9. Donald Stoker | Clausewitz: His Life and Work. (YouTube video) Naval PostGraduate School Professor Donald Stoker, speaking at Google on 17 NOV 2014, on Clausewitz the soldier behind the theorist. Stoker is the author of Clausewitz: His Life and Work (New York: Oxford University Press, 2014), ISBN: 0199357943. (YouTube video.)
10. Dr. Jim Helis, chairman of the Department of National Security and Strategy, the Army War College, discusses Carl von Clausewitz during a lecture at the Army War College. This is pretty good, especially on Clausewitz's professional background. The discussion of Clausewitz's concepts is weakened by Helis's emphasis on unilateral "policy" (vice multilateral "politics"), which in our experience lends itself to a unilateralist, "engineering"-approach misinterpretation of Clausewitzian theory. He correctly identifies the elements of Clausewitz's "trinity"—a big plus. However, he misinterprets Clausewitz's skepticism of the accuracy of your typical tactical intelligence report to mean that "Clausewitz saw no value in intelligence." This is a common if inexplicable conclusion—thoroughly contradicted by Clausewitz's constant demand for careful study of all aspects of one's situation.
11. Dr. Antulio J. ("Tony") Echevarria II, Director of Research, US Army War College, presents "Clausewitz and Contemporary War," as part of the Perspectives in Military History Lecture Series. Tony is one of the leading American scholars on Clausewitz.
12. COMBAT STUDIES INSTITUTE. "Lesson 4. Clausewitz and Jomini."
This video was designed to help instructors at the US Army Command and General Staff College in the early 1990s (if not earlier) at Fort Leavenworth prepare to instruct their students on these two theorists in a course on the evolution of modern warfare. The discussants are Roger Spiller, Sam Lewis, and George Gawrych. This discussion seems quaint now on many fronts—the treatment of Clausewitz and 'guerrilla' or 'people's war' is particularly weak. (Background info provided by John Kuehn via Jon Sumida.)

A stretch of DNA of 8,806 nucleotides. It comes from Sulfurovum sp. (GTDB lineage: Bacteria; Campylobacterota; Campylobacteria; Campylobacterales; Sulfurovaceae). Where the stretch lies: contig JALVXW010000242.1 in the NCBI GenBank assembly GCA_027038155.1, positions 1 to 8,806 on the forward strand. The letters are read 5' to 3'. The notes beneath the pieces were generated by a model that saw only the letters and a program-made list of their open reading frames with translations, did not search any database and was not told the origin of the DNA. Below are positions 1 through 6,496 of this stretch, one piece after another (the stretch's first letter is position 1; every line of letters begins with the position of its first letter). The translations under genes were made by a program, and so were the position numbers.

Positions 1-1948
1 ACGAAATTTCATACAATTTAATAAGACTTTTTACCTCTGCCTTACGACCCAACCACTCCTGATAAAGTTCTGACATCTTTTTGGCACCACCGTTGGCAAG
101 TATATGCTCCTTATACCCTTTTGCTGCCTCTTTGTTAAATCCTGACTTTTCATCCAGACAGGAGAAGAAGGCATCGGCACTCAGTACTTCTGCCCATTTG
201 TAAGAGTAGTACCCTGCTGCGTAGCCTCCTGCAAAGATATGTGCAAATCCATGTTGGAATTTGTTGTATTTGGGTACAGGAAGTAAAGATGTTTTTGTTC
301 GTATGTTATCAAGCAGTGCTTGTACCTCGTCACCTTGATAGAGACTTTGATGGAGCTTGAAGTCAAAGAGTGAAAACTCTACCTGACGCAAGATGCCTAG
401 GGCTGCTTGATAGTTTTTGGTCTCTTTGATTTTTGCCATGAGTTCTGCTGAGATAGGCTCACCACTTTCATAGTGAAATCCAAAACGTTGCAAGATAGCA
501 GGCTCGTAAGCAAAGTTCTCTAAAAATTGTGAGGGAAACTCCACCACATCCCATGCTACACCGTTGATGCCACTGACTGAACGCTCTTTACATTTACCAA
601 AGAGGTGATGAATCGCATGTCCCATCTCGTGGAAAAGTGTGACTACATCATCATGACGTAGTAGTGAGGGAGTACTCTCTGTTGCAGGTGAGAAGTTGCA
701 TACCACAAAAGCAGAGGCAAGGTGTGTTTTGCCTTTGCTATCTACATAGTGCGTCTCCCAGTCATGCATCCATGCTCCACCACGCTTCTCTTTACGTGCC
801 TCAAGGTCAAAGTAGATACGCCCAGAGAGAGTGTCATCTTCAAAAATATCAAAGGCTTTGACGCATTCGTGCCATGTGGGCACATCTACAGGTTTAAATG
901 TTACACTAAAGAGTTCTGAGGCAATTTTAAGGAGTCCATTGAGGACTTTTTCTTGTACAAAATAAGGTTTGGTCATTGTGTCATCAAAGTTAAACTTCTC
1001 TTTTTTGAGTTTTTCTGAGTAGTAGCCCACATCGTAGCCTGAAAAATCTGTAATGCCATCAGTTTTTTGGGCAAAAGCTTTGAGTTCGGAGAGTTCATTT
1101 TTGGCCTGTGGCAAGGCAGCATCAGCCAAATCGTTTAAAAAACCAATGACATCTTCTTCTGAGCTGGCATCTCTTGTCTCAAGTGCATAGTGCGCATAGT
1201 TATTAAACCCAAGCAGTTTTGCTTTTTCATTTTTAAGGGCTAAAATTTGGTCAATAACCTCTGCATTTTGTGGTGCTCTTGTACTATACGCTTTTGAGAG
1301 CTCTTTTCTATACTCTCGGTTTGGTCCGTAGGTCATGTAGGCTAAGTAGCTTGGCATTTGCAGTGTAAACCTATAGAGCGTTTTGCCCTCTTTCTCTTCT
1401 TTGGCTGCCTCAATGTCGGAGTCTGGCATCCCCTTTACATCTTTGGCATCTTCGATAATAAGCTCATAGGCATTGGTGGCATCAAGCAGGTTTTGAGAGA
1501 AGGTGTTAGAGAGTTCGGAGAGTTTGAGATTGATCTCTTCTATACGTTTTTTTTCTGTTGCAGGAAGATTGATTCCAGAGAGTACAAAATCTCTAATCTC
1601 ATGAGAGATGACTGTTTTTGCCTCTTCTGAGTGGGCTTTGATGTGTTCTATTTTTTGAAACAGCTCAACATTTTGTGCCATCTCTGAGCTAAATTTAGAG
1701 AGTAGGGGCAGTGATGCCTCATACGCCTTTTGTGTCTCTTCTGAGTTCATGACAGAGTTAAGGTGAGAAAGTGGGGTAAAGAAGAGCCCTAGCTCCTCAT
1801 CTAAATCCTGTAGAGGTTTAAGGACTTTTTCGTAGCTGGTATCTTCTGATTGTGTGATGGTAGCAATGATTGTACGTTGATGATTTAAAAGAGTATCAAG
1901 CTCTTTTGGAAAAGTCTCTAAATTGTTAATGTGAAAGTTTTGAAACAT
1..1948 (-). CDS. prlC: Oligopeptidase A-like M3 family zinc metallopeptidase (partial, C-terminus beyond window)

13. The Great Courses, "Masters of War: History's Greatest Strategic Thinkers. Lecture 10: Clausewitz's On War." Professor Andrew R. Wilson, formerly of Harvard and now at the U.S. Naval War College. (See course listing.) This is pretty good! We were alerted to this video by a prominent Clausewitz scholar who was critical of several features—especially Wilson's treatment of Clausewitz's trinity. We agree on that point and would quibble with Wilson on several others. Nonetheless, this is probably the best general treatment of Clausewitz on video that we've seen. No longer posted to YouTube—try the "Great Courses" site.
14. The Great Courses, "Masters of War: History's Greatest Strategic Thinkers. Lecture 11: "Jomini and Clausewitz through the Ages." Professor Andrew R. Wilson, formerly of Harvard and now at the U.S. Naval War College. (See course listing.) No longer posted to YouTube—try the "Great Courses" site.
15. Professor Alex Danchev looks at Clausewitz as one of the great thinkers in politics. Covers the contents of On War in 60 seconds. Solid but inevitably a bit thin.
16. ROMP (Randomly Oscillating Magnetic Pendulum). The ROMP is a classic example of deterministic chaos. Clausewitz used this bit of science to illustrate his "fascinating trinity": "The task, therefore, is to keep our theory [of war] floating among these three tendencies, as among three points of attraction."